29


Connections

to

a

Pre h i s t o r i c

Civilization

H ampson A rcheological M useum S tate P ark P.O. Box 156, Wilson, AR 72395 870-655-8622  n Fax: 870-655-8061 Email: HampsonArcheologicalMuseum@Arkansas.com GPS: 35.570243, -90.040311 Hampson Museum exhibits a nationally renowned collection from the Nodena Site Mississippian culture, a civilization of art, religion, political structure, and trading networks developed in this area from A.D. 1400 to 1650. The collection's preservation is due to the efforts of Dr. James K. Hampson and his family. A picnic area and playground are located in the park near the museum. Admission to the museum is free. The park is in Wilson at the junction of U.S. 61 and Lake Drive. Open—8 a.m.-5 p.m. (Tuesday-Saturday); 1 p.m.-5 p.m. (Sunday) Closed—Monday (except Monday holidays), New Year’s Day, Thanksgiving Day, and Christmas Eve through Christmas Day

30


Honoring

an

American

Hero

H erman D avis S tate P ark

GPS: 35.87307 -90.166028 Herman Davis grew up hunting near Manila and became a scout and sharpshooter in World War I. He was on General John J. Pershing’s list of World War I’s 100 great heroic stories. Private Davis received the Distinguished Service Cross, Croix de Guere, and Medaille Militaire awards from the American and French governments. This historic site preserves Davis' final resting place. The park is in Manila at the corner of Ark. 18 and Baltimore Street.

31


Arkansas’s

Pre m i e r

Frontier

E xp e r i e n c e

H istoric W ashington S tate P ark P.O. Box 129, Washington, AR 71862 870-983-2684 Email: HistoricWashington@Arkansas.com HistoricWashingtonStatePark.com Visitor Center GPS: 33.773607, -93.684359 From its establishment in 1824, Washington was an important stop on the Southwest Trail. James Bowie, Sam Houston, and Davy Crockett traveled through here. James Black, a local blacksmith, is credited with creating the legendary Bowie Knife at his forge. The town became a major service center for area planters, merchants, and professionals. From 1863-1865, it served as the Confederate capital of Arkansas. This historic park, established here in 1973, interprets Washington from 1800-1900. The park is conserved and interpreted by Arkansas State Parks in conjunction with the Pioneer Washington Restoration Foundation. The 1874 Courthouse serves as the park visitor center. See the Blacksmith Shop, Weapons Museum, Print Museum, 1836 Courthouse, and other historic locations hosted by park staff in first and third person characters. The tour locations vary each day. Southern home cooking is served for lunch daily in the 1832 Williams’ Tavern Restaurant. The gift shop and Candle Shop include local handmade crafts. Group facilities in unique historic settings can be rented for weddings, family reunions, and other events. Catering options are available. Take Exit #30 off I-30 at Hope and travel eight miles northwest on U.S. 278. Open—8 a.m.-5 p.m. daily Closed—New Year’s Day and Christmas Day *Washington Frontier Experience Tour Adult—$9 each; Child (age 6-12)—$5 each *NOTE: Other tour options are available. Contact the park or park website for details.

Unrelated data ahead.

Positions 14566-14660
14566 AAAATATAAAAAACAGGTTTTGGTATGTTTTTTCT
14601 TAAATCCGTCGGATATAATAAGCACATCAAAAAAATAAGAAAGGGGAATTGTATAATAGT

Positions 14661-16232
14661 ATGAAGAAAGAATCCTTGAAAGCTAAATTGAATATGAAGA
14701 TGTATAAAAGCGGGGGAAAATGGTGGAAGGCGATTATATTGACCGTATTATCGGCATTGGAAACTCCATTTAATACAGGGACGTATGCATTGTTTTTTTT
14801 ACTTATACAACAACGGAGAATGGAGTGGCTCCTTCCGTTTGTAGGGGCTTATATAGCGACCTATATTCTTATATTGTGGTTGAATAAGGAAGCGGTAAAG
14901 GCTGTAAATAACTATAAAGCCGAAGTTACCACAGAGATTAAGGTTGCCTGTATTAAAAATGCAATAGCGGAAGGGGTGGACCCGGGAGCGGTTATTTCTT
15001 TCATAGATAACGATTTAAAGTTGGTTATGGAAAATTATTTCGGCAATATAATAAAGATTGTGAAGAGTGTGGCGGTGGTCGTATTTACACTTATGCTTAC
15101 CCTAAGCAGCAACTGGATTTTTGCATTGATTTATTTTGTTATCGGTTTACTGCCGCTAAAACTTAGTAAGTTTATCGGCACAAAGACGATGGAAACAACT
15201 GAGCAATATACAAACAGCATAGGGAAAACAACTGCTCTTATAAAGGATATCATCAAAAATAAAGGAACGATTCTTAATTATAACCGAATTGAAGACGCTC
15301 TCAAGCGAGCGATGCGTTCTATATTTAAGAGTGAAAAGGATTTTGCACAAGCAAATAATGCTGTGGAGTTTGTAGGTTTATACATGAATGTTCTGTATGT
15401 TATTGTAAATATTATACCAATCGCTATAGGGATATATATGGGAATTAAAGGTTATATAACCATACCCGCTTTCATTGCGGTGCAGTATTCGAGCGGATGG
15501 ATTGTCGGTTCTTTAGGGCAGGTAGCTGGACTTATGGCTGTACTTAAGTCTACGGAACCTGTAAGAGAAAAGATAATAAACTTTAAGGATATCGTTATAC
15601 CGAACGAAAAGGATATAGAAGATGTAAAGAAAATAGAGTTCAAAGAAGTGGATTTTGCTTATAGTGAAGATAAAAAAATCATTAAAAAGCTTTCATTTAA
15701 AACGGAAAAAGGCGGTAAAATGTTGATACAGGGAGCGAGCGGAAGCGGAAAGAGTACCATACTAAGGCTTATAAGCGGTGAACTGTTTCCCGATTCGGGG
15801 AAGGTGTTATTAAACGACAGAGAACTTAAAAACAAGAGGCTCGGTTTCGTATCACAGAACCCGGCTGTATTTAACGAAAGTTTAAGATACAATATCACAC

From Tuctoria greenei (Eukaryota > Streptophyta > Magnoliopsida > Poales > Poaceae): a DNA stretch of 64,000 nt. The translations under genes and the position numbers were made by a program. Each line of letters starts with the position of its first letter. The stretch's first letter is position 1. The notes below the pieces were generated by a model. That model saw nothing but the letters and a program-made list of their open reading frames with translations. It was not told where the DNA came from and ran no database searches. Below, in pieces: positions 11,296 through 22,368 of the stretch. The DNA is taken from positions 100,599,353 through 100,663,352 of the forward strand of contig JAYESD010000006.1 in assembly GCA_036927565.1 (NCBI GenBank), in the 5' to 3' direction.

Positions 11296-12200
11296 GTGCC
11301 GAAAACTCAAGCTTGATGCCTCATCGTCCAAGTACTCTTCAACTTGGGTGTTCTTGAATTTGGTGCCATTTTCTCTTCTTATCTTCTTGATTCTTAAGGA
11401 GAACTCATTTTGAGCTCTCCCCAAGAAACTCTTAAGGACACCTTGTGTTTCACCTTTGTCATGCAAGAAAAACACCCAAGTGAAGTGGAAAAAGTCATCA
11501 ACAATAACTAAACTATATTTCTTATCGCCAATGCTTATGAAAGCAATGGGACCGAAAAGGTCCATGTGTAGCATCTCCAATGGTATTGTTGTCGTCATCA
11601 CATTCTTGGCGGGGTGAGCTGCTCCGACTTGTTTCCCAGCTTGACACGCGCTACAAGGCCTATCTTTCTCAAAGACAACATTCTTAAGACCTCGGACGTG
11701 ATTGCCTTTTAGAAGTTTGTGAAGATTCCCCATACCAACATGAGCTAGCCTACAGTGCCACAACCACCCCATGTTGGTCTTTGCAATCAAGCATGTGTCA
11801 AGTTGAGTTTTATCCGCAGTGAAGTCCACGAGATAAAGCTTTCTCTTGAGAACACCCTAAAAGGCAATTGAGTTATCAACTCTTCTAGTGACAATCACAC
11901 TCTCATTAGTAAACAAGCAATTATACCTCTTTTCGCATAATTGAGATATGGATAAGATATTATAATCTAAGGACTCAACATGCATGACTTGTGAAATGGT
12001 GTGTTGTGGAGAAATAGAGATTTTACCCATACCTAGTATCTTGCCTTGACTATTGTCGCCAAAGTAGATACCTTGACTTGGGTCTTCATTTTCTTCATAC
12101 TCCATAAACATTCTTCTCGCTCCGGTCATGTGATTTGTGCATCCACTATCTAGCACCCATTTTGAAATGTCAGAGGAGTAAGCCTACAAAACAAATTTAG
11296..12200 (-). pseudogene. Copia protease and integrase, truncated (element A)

32


A d v e n t u r e . . . D i s c o v e r y. . . I n s p i r a t i o n

H obbs S tate P ark C onservation A rea

20201 East Highway 12, Rogers, AR 72756 479-789-5000  n Fax: 479-789-2151 Email: Hobbs@Arkansas.com Visitor Center GPS: 36.284877, -93.93883